University of Arkansas – Fort Smith students were able to hear firsthand of the state’s efforts to reduce criminal recidivism and foster care rates during a talk last week by Paul Chapman, executive director of Restore Hope.
Speaking in room 112 of the Boreham Library, Chapman outlined the dire situation Arkansas currently faces with “the two most pressing issues social issues in our state.” Arkansas has one of the fastest growing jail populations in the nation, having more than doubled its prison population from 2000-2014. This increase in incarcerations also leads to an increase in foster care populations across the state.
Sebastian County is a state leader in these dire metrics as the county with the second-highest incarcerated population and the higher foster care population.
In response to this, Gov. Asa Hutchinson held a Restore Hope Summit in 2015, where Chapman and others prepared a report outlining a model for collaboration between agencies at a community level to tackle these issues head-on. As a result, Hutchinson supported the creation of the nonprofit Restore Hope with Chapman as its head.
“These are complex issues. There’s no ‘just’ answer. We’re not ‘just’ going to do this and shazam, it’s fixed,” Chapman said. “These are individuals with needs.”
“And every step of the way, we have systems and systems. There’s law enforcement, county governments, state governments, and service providers,” he continued. “And the reason that we have this execution gap is because we don’t have an ability for these systems to come together and declare a goal and work together.”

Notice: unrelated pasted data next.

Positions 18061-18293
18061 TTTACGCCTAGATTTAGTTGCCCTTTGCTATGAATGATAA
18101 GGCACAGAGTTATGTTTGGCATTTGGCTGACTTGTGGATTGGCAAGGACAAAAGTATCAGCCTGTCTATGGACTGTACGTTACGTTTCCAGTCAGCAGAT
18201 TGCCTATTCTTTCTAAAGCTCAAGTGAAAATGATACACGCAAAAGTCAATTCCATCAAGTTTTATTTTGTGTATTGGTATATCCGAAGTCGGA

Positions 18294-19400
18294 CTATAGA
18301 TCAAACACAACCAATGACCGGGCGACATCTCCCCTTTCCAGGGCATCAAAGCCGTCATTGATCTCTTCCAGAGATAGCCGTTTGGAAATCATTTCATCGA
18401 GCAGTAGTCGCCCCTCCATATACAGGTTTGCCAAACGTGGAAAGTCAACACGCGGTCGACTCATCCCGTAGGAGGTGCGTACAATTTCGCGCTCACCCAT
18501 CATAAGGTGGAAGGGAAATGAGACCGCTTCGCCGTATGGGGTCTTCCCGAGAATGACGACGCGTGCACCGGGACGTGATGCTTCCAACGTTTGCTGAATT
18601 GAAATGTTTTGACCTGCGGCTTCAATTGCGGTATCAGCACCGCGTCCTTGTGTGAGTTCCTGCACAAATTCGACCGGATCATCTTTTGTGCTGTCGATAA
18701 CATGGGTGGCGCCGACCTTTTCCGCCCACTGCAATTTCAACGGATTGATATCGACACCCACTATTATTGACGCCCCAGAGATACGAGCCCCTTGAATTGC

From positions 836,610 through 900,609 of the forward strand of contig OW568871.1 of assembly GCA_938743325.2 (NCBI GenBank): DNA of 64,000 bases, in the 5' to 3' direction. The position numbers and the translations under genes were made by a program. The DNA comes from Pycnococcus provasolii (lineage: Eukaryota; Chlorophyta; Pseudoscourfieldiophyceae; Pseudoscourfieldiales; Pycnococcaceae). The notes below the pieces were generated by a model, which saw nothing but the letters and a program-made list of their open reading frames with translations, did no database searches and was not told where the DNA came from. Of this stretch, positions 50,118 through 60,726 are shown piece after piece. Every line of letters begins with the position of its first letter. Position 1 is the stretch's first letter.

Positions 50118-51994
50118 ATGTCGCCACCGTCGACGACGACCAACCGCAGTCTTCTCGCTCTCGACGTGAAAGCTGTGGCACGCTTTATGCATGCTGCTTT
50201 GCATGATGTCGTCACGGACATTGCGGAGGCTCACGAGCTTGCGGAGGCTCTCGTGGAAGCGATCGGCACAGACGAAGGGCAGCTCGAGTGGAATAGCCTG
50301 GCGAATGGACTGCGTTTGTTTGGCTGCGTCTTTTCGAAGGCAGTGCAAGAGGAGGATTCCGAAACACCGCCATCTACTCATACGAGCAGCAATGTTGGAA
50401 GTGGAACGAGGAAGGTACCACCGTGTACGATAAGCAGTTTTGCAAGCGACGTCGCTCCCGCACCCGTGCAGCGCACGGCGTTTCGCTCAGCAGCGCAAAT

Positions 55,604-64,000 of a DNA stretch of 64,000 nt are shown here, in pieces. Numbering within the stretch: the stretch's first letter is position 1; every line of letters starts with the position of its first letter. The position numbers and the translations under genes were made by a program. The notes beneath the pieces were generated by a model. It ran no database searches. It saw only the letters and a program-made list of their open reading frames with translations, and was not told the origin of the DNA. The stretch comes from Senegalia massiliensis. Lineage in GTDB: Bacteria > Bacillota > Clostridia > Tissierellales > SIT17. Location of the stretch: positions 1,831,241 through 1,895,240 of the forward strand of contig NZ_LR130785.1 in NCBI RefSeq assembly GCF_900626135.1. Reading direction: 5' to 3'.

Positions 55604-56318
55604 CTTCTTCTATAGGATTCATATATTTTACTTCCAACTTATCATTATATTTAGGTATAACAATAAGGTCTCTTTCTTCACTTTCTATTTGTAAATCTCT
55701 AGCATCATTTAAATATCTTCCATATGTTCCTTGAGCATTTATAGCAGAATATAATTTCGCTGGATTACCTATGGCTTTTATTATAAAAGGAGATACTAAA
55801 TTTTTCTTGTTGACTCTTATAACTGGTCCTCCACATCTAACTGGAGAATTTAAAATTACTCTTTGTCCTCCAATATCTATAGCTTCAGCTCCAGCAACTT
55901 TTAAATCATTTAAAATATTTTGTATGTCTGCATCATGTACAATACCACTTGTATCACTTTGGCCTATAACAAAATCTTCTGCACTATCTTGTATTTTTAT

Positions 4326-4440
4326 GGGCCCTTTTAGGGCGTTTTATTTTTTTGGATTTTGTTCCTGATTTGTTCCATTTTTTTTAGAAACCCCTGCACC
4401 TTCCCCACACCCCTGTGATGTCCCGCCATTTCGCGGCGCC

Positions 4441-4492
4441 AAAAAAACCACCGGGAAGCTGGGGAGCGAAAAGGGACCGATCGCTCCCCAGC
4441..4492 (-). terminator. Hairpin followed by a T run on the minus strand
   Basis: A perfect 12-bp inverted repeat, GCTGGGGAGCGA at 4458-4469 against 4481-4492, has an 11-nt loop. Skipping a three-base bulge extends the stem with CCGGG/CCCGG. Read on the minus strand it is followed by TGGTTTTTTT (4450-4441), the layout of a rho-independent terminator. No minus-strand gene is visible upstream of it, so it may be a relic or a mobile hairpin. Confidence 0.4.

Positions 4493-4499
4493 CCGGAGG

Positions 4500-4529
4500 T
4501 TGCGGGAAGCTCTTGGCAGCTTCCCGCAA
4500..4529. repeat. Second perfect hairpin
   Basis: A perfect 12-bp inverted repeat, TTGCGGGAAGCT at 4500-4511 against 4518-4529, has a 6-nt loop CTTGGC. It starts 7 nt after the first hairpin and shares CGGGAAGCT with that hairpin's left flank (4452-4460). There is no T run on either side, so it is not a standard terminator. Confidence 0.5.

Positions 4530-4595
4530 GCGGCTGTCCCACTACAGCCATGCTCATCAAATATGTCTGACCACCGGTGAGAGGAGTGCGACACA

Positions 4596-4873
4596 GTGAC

After appointing UAFS Chancellor Paul B. Beran as the chair of the Restore Hope Alliance of Sebastian County, the group declared the goal of decreasing recidivism by 10 percent in Sebastian County. To accomplish this effort, Restore Hope is utilizing a model centered on assessing the needs of the parolee prior to release from jail and coordinating their reentry to society through collaboration of various offices.
“Our goal is to give them every opportunity so that the only barrier between them and success is a choice – their choice,” Chapman said. “That’s our goal. And you’re going to have to do that through partnerships.”
The talk was part of the Policy Lion Series hosted by the UAFS chapter of the American Democracy Project. Following the talk, Chapman engaged in a question-and-answer session with students to help foster the civic engagement mindset that is at the core of ADP’s mission.
For more information about ADP, contact Dr. Williams Yamkam, assistant professor of political science and ADP advisor, at 479-788-7981 or Williams.firstname.lastname@example.org.